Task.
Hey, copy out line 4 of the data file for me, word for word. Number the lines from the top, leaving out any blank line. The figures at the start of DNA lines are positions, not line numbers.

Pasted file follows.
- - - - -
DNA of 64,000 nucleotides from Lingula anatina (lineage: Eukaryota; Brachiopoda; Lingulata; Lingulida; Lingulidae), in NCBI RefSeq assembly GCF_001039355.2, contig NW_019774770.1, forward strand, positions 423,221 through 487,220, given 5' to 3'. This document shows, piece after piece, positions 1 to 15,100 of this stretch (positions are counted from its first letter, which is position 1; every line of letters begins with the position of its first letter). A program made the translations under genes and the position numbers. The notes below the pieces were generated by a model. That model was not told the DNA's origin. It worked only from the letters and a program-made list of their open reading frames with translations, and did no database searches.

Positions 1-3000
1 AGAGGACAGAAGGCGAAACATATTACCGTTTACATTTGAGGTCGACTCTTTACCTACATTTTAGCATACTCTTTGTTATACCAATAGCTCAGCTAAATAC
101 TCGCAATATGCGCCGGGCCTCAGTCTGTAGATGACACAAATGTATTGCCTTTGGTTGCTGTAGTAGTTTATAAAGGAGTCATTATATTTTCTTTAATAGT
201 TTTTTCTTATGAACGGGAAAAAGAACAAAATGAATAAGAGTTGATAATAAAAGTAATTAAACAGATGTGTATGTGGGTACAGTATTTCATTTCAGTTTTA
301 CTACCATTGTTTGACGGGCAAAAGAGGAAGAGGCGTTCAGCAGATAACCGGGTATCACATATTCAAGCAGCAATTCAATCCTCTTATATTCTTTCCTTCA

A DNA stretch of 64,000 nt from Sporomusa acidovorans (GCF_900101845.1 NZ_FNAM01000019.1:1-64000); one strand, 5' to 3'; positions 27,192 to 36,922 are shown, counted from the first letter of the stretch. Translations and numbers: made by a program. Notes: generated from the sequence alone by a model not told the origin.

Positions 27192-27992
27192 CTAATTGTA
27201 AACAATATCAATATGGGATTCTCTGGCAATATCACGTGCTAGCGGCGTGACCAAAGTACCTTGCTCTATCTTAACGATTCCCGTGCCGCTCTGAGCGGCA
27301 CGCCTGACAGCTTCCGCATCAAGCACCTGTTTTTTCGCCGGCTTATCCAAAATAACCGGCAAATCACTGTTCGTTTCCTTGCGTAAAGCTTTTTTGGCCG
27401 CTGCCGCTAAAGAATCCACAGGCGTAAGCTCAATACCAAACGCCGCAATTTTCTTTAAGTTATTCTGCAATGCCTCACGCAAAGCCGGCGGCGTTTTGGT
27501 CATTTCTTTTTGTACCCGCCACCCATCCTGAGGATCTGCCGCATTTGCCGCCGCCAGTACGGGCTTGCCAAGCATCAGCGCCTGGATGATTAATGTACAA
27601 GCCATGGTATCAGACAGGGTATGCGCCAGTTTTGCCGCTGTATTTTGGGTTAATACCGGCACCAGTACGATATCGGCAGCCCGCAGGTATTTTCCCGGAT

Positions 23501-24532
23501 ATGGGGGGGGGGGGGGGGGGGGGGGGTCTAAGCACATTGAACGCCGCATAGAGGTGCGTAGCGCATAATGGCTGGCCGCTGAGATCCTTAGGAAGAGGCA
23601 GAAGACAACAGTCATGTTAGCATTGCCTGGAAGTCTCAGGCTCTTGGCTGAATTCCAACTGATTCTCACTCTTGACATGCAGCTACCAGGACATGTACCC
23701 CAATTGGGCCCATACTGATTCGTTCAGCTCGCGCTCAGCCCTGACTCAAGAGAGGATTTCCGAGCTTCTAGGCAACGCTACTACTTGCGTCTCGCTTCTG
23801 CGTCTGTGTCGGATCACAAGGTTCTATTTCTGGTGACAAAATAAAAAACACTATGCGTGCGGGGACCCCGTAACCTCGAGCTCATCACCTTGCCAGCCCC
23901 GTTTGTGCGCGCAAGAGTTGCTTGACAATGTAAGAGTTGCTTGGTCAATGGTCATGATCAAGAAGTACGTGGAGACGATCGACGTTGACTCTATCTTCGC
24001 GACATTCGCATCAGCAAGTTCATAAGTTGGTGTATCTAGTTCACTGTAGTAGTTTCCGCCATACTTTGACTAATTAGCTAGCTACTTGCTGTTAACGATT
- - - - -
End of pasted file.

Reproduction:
101 TCGCAATATGCGCCGGGCCTCAGTCTGTAGATGACACAAATGTATTGCCTTTGGTTGCTGTAGTAGTTTATAAAGGAGTCATTATATTTTCTTTAATAGT